The curators are more concerned with the physical evidence of early Christianity than with the folklore, although there is still an enjoyable spread of that too. In terms of chronology, it is impossible for researchers in pursuit of the Christian past to go back further than the time of Christ. Their Islamic-art counterparts might take the liberty of using Abraham’s house (the Kaaba in Mecca), or the Queen of Sheba as early Muslims, but this option does not exist for those who see Christian heritage as starting with Christ rather than Judaism.
Among the earliest eligible artefacts at the ACM is a stele that bears the date AD 781. Found in Xi’an, China, it records the arrival of Christianity in 635. It is just one of many extremely old survivors from China and Central Asia. It does not proclaim mass conversion in the way that entire tribes of Central Asia became Muslim as a consequence of a leader’s new-found religious zeal. Most Christian conversions were on a small scale and were a matter of conscience rather than communal expedience. The tolerance shown by Jesuit missionaries, in particular, towards ancestral practices endeared them to hardened traditionalists such as the Chinese.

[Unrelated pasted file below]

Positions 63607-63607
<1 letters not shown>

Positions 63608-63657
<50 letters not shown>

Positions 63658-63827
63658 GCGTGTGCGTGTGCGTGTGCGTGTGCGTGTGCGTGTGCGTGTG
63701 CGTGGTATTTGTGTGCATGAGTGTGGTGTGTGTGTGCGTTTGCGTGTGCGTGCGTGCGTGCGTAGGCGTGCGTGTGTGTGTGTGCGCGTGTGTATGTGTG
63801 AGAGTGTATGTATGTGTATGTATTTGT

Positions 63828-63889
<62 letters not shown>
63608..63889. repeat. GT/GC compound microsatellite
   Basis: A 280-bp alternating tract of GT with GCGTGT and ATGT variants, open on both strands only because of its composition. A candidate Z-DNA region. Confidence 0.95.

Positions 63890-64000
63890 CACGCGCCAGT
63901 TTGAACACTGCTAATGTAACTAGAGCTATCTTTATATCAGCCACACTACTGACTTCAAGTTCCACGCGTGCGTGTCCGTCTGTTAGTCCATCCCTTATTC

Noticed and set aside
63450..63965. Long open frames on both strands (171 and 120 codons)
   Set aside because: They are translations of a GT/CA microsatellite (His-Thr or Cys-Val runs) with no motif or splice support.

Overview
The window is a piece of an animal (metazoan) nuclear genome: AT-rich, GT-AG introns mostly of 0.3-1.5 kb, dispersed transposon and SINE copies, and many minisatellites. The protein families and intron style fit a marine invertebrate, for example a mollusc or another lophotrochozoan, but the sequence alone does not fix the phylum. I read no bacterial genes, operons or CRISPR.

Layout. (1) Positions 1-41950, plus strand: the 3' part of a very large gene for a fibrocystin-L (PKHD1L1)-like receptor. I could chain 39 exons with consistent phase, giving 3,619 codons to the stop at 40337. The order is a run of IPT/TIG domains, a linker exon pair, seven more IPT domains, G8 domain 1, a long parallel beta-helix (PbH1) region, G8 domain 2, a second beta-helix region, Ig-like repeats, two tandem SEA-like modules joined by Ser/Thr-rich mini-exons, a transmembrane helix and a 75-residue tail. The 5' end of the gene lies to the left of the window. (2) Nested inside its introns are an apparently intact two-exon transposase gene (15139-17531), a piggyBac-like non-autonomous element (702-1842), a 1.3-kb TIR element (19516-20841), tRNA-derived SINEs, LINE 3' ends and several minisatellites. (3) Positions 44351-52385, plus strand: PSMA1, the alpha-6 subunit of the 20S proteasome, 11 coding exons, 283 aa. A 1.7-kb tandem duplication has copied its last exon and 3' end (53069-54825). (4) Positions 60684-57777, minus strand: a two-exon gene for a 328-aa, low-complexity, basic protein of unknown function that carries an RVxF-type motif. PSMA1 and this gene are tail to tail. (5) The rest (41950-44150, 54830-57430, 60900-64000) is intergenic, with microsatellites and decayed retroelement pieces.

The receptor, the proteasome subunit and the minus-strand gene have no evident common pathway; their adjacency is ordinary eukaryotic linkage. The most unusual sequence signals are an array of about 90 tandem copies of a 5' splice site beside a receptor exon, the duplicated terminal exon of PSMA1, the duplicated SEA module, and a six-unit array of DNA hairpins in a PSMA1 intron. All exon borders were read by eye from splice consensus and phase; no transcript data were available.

The Jesuits were the most energetic missionaries in Asia, rather than being the first. From the 5th century onwards there had been Christians in Asia, not that they were known to their co-religionists in Europe. The first real discovery of each other happened during the age of exploration, when spices, not souls, motivated Western Europeans to explore the mythical lands that Marco Polo had passed through. The famous Venetian had not only encountered Christian communities in the 13th century, but had also found the graves of the same Magi who provided an East-West link in Biblical times, and a touch of multiculturalism for modern Nativity plays.